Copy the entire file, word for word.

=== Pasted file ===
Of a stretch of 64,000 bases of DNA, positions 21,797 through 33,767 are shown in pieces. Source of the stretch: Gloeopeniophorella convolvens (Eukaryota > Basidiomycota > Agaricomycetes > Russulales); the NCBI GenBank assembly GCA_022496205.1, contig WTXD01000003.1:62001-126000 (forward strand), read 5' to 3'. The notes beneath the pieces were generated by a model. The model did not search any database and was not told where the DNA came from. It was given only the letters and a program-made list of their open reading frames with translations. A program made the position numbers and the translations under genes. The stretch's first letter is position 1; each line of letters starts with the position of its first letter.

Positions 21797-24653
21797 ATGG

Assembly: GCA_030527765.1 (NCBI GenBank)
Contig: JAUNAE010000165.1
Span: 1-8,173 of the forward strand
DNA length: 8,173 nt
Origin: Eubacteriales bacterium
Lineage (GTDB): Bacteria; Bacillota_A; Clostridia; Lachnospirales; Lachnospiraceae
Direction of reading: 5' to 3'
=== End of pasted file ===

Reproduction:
Of a stretch of 64,000 bases of DNA, positions 21,797 through 33,767 are shown in pieces. Source of the stretch: Gloeopeniophorella convolvens (Eukaryota > Basidiomycota > Agaricomycetes > Russulales); the NCBI GenBank assembly GCA_022496205.1, contig WTXD01000003.1:62001-126000 (forward strand), read 5' to 3'. The notes beneath the pieces were generated by a model. The model did not search any database and was not told where the DNA came from. It was given only the letters and a program-made list of their open reading frames with translations. A program made the position numbers and the translations under genes. The stretch's first letter is position 1; each line of letters starts with the position of its first letter.

Positions 21797-24653
21797 ATGG

Assembly: GCA_030527765.1 (NCBI GenBank)
Contig: JAUNAE010000165.1
Span: 1-8,173 of the forward strand
DNA length: 8,173 nt
Origin: Eubacteriales bacterium
Lineage (GTDB): Bacteria; Bacillota_A; Clostridia; Lachnospirales; Lachnospiraceae
Direction of reading: 5' to 3'